Some questions about the membrane example.

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edited Nov 2, 2018

Now i am learning the example of membrane1.py. I have read these codes as followed,

for n in S.dem.nodes:
n.dem.inertia=(1.,1.,1.)
n.dem.blocked=''

I am confused about the definition of inertia here. I am not good at the rotation inertia. When i referred to some knowledge, i found that rotation inertia a tensor and it can be transformed to a digonal tensor with three priciple axis. Here the definition of the node's inertia is a vector. So i am wondering if the three value is the three components of principle rotational inertia tensor?

The second is that in the engine of IntraForce, there is a functor named In2_Sphere_ElasMat(). I refered to the definition of this functor, but still not understand. Since the sphere has only one node, it does not generate internal force. Why it is applied a internal force using this functor?  How does this force come? The relative code is following,

IntraForce([In2_Membrane_ElastMat(thickness=.01,bending=False,bendThickness=.2),In2_Sphere_ElastMat()])

Thanks,

Xuesong Gao

answered Nov 3, 2018 by (49,070 points)

Hi Xuesong, the explicit inertia assignment is just to have some values there so that the nodes can rotate meaningfully. All nodes have local coordinates (position, orientation) which correspond to principal axes; since inertia tensor is diagonal, we only store the diagonal as a 3-vector (Ixx, Iyy, Izz).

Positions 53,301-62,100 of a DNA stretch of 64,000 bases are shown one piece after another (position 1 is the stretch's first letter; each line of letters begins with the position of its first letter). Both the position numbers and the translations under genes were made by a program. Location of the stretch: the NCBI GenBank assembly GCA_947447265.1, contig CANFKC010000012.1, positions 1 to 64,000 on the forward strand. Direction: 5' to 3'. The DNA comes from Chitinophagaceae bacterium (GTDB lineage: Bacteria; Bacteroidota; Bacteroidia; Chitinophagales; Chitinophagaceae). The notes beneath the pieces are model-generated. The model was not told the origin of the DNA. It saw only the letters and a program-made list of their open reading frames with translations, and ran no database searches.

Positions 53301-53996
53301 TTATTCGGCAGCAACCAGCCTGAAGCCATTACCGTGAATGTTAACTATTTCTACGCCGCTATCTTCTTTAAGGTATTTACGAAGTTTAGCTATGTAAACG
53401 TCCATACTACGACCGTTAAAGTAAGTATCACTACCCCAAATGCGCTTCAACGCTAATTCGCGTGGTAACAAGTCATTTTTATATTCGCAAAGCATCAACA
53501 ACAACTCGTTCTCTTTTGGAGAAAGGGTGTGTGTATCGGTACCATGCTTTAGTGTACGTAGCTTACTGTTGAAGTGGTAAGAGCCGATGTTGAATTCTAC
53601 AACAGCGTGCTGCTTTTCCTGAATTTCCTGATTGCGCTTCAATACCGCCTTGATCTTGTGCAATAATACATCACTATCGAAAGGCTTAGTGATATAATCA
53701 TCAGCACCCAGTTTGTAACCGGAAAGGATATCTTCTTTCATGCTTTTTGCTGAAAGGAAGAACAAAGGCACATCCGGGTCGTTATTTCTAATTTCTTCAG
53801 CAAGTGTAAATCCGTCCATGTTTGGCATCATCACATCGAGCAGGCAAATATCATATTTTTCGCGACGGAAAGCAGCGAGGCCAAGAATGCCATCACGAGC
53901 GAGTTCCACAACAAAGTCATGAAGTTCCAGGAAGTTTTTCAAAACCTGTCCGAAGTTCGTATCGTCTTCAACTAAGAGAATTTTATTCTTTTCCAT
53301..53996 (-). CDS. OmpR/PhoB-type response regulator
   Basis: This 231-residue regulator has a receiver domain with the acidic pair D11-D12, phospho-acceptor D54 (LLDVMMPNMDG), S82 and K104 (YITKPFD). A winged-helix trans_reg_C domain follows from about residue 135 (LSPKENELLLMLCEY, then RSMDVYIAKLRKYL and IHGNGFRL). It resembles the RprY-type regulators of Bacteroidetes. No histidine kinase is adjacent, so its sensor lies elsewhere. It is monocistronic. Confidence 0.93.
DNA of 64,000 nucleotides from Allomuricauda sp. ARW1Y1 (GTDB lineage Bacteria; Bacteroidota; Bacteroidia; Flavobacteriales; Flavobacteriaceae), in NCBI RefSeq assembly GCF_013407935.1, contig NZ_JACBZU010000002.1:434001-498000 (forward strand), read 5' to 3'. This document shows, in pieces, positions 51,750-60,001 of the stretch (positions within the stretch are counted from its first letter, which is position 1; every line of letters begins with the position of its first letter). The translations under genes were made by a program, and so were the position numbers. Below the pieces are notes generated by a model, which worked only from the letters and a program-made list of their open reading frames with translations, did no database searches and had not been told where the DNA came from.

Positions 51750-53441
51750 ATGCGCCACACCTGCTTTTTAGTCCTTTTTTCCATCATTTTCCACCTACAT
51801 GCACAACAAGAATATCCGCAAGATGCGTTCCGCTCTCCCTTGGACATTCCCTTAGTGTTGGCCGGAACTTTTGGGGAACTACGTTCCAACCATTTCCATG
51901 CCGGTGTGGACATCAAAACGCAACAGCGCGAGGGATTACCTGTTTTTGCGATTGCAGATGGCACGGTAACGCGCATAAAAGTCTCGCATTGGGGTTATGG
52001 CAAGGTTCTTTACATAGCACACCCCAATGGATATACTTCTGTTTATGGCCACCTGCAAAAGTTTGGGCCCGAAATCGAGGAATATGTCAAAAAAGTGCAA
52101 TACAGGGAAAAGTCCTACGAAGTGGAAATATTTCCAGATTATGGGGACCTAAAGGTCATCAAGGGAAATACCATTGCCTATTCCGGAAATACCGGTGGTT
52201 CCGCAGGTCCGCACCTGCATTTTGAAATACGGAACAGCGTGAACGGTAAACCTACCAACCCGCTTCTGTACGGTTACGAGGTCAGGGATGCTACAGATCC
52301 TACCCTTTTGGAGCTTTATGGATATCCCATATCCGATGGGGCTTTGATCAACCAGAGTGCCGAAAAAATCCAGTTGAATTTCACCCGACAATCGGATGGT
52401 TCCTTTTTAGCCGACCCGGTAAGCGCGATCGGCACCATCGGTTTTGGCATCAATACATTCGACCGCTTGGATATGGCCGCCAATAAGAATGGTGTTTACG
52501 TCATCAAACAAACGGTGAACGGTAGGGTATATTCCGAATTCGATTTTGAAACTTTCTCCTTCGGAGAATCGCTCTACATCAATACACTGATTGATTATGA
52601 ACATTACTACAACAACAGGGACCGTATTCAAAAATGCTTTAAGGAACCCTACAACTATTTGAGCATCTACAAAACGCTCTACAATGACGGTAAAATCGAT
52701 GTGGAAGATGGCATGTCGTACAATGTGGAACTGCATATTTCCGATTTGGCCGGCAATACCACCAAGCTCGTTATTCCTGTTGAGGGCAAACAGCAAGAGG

In2_Sphere_ElastMat transfers contact force (from the surface) to the integration point (sphere center); this normally happens automatically in ContactLoop (for uninodal particles) but in that script, applyForces=False is set, so the functor is needed to have the spheres move. As far as I see, the In2_Sphere_ElastMat could be removed and the default (ContactLoop.applyForces=True) used instead, with the same effect.

HTH,

Vaclav

commented Nov 9, 2018 by (190 points)

Hi Vaclav,

Do you mean the three axes of local coordinate of the each node is in coincidence with the principal axes of the rotation inertia? As the rotation inertia tensor is related to the reference point, what is the reference point of a sphere? The axes of the principal rotation inertia are changed or not during the particle movement?
I also learned that the orientation is denoted by a quaternion, does this quaternion have something to do with the local coordinate system? Or the quaternion is determined in the global coordinate? Because there is word as followed,

"The orientation of the local system is given by the current node orientation q∘ as a quaternion"

I am not clearly understand the relation between the quaternion and principle rotation inertia.

Thanks,

Xuesong

commented Nov 11, 2018 by (49,070 points)

Hi, correct, local axes are defined (not coincident) as principal inertia axes. Reference point is the centroid, of course, which is the sphere's center. Local reference frame moves as the node is moving (node is defined by position and orientation). The rotation quaterion is given in global coordinate system (and defines local coordinate rotation), just like position (origin) is defined in global coordinate system (and defined local origin). HTH, Vaclav